Annus horribilis

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Annus horribilis is a Latin phrase, meaning "horrible year". It is complementary to annus mirabilis, which means "wonderful year".

Origin of phrase[edit]

The phrase "annus horribilis" was used in 1891 in an Anglican publication to describe 1870, the year in which the Roman Catholic Church defined the dogma of papal infallibility.[1]

Elizabeth II[edit]

The expression was brought to modern prominence by Queen Elizabeth II. In a speech at Guildhall on 24 November 1992, marking her Ruby Jubilee on the throne, she said:[2]

1992 is not a year on which I shall look back with undiluted pleasure. In the words of one of my more sympathetic correspondents, it has turned out to be an annus horribilis.

The "sympathetic correspondent" was later revealed to be her former assistant private secretary, Sir Edward Ford.[3] The unpleasant events which happened to the royal family in this year include:[4]

After her speech, one more event transpired that became notable: the separation of her son Prince Charles from his wife Diana (9 December).

Kofi Annan[edit]

Kofi Annan, then United Nations Secretary-General, used the phrase in his year-end press conference on 21 December 2004. He reflected: "There's no doubt that this has been a particularly difficult year, and I am relieved that this annus horribilis is coming to an end."[5] His remarks were widely interpreted as having alluded to persistent allegations of corruption in the UN's Iraq Oil-for-Food Program.[6] He also spoke of upheaval and violence in Afghanistan, the Democratic Republic of the Congo, Iraq, Palestine, and Sudan; the ongoing process of UN internal reform; and "persistent...criticism against the UN" and himself personally.[5][6] Annan's remarks came five days before the deadliest event of the year (and one of the deadliest natural disasters in history), the Indian Ocean tsunami on 26 December.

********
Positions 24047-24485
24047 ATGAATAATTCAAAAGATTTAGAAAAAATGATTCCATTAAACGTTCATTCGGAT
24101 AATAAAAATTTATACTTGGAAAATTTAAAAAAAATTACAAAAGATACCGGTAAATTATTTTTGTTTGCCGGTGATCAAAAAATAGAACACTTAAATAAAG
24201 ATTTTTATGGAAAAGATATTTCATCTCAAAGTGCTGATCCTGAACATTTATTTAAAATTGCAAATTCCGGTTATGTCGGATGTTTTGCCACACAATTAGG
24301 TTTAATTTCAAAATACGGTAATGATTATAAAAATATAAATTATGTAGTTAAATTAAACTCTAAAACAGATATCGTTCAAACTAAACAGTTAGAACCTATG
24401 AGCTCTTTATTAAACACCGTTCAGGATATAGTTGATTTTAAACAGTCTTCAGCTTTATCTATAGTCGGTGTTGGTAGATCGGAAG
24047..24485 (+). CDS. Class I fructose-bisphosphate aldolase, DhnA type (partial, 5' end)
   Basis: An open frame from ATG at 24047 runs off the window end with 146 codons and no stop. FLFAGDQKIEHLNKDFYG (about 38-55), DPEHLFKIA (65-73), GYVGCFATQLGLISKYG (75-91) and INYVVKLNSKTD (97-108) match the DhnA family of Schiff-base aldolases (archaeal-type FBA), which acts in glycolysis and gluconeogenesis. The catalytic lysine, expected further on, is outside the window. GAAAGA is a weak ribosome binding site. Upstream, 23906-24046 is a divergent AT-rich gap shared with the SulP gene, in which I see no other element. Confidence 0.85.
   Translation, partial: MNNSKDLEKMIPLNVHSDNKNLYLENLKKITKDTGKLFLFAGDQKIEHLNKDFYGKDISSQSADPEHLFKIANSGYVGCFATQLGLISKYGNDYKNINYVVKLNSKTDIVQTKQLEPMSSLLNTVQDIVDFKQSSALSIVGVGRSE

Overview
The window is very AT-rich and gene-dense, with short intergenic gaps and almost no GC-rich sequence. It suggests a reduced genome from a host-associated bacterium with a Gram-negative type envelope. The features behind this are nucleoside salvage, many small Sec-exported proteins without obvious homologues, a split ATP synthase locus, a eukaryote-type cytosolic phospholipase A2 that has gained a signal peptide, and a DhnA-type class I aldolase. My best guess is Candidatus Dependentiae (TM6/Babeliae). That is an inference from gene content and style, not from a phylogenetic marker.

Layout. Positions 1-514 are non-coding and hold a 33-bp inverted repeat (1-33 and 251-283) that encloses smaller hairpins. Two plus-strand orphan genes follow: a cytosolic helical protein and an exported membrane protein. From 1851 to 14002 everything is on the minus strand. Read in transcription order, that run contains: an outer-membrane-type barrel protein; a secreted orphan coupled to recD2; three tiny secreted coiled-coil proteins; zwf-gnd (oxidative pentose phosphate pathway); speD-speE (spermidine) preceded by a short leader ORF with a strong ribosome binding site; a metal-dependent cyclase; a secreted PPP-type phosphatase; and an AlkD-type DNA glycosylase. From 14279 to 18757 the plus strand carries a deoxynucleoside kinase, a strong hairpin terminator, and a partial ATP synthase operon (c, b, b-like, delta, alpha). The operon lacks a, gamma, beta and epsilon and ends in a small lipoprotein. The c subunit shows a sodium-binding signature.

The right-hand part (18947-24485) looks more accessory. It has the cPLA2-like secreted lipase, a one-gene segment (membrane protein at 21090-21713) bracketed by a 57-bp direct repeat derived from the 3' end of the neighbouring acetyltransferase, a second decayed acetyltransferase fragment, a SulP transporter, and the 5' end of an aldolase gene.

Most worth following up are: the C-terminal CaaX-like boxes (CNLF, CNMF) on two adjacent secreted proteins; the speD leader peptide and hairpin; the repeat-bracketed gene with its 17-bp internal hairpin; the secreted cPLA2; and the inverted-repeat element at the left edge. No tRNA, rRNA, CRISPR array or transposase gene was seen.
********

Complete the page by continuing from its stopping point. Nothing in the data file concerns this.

Juan Carlos I[edit]

In 2007, the Spanish royal family, in particular King Juan Carlos I, faced a difficult year. Family tragedy and a series of controversies led to Spanish newspapers to refer to the year as the king's annus horribilis.[7]


The year 2020 was widely remarked as being an annus horribilis as the world faced several challenges, most notably, the worldwide COVID-19 pandemic, which began in late 2019 and rapidly spread in early 2020.[8]

See also[edit]


  1. ^ "Möhler, Döllinger and Oxford Anglicanism". London Quarterly and Holborn Review. 75. E.C. Barton. 1891. p. 105.
  2. ^ "Annus horribilis speech, 24 November 1992". The Official Website of the British Monarchy. Archived from the original on 2 March 2009.
  3. ^ Corby, Tom (28 November 2006). "Obituary: Sir Edward Ford". the Guardian. Retrieved 11 September 2018.
  4. ^ How the royal family bounced back from its 'annus horribilis', The Guardian, 24 May 2012
  5. ^ a b "New York, 21 December 2004 – Secretary-General's year-end press conference (unofficial transcript)". Off the Cuff. United Nations, Office of the Spokesman for the Secretary-General. Archived from the original on 4 February 2005. The Secretary-General Off the Cuff
  6. ^ a b "UN chief welcomes end of 'horrible' year". NineMSN. Associated Press. 22 December 2004. Archived from the original on 13 September 2005.
  7. ^ El "annus horribilis" del Rey Juan Carlos. Archived 6 December 2012 at, La Nación, 15 November 2007.
  8. ^ Doebele, Justin (13 December 2020). "Editor's Sidelines, December 2020: Annus Horribilis". Forbes. Retrieved 16 March 2021.

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